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Recalling the good, the bad and the former music venues

I agree with Mr. Roberts as far as I can, as I have not been to all of the venues mentioned ["Top 30 Places for Pop," May 24]. I am sure you are receiving many letters about someone's favorite venue. I would like to mention McCabe's Guitar Shop in Santa Monica. It's the best small venue in town.

I have been going there since about 1973. My first time I saw the amazing John Fahey, with the then-unknown Tom Waits opening the show. As recently as May 16 I saw Dirk Hamilton put on another great show. He has been consistently one of the best singer-songwriters for almost 40 years, and he's still a well-kept secret.

McCabe's has low prices, easy free parking, great sound, wonderful artists, respect for the performer as well as for the audience, and has held on to these standards for more than half a century.

Mike Smith

Culver City

The Staples Center is the worst. Terrible acoustics, lousy sight lines. No self-respecting musician should ever play there out of courtesy for their fans.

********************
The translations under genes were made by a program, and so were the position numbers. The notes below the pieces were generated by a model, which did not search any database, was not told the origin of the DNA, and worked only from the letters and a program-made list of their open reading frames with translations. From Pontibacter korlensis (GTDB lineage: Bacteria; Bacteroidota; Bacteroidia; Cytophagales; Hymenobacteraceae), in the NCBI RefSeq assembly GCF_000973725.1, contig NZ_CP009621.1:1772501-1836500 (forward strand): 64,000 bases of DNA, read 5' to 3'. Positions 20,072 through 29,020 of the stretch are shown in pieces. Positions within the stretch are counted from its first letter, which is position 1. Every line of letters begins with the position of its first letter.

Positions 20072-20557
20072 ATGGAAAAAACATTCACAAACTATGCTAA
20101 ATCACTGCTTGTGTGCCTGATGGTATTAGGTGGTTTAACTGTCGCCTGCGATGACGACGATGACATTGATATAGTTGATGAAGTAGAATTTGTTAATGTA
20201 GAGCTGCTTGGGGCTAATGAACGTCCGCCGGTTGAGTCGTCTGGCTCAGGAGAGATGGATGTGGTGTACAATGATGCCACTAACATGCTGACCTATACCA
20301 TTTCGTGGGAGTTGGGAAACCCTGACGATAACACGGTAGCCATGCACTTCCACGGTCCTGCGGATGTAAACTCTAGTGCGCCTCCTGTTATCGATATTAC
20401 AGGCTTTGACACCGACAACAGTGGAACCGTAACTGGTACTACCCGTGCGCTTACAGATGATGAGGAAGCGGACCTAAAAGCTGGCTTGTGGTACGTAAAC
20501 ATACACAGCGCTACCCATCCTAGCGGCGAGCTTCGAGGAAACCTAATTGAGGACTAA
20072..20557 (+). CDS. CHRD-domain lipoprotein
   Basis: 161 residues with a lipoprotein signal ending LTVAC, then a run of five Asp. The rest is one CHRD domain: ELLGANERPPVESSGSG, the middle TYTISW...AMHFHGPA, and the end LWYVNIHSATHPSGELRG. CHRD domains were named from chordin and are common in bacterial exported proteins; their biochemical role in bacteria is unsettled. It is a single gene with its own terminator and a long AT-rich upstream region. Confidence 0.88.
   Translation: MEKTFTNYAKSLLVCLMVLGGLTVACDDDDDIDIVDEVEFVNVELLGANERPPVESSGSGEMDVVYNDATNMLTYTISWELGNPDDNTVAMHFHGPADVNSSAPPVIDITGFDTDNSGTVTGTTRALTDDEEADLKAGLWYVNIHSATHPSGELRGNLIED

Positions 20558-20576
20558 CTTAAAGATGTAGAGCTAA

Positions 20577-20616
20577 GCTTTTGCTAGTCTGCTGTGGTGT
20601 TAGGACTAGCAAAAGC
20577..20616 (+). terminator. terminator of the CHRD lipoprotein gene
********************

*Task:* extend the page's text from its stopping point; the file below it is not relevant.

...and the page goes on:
Kelly M. Bray

Long Beach

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The Universal Amphitheatre was L.A.'s best venue ... until Harry Potter came along. (OK, maybe the Hollywood Bowl, but Universal, later the Gibson, was second.)

Brian Haueter

Ventura

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The Tower Theater, although it has a limited schedule, is a marvel with great sound. It's a shame it didn't make this list.

Matt Downes

Santa Monica

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Your guide was a great idea and much appreciated. However, it is not as helpful as it should have been because you neglected to print each venue's street address. Now I have to Google each listing to find out if I even want to make the drive. Please be more thorough next time.

Michael Jortner

West Hollywood

Good point; the addresses were included in the online version of this article, which can be found here.

'Mad Max' was sensory overkill

"Mad Max" forced me to choose between filmicide or egress up, up and away before the credits rolled. Even the smoggy air in ye golden marshmallow was a far better choice than the fetid aura of this film, which makes nihilism look like a sunny day at the beach. The director-writer, George Miller, must have studied mechanical engineering in hell as he not only assaults us sans interim, he has found a diabolical way of exceeding excess. It matters not that we lack understanding of plot or dialogue, the obvious intention is to inveigle the senses to such a degree that the viewer's cortex is numbed, the brain vacated while sensory overload deconstructs human frames of reference beyond recognition. Alas, if this is a sign of our times, I resign.

Rick Edelstein

Los Angeles

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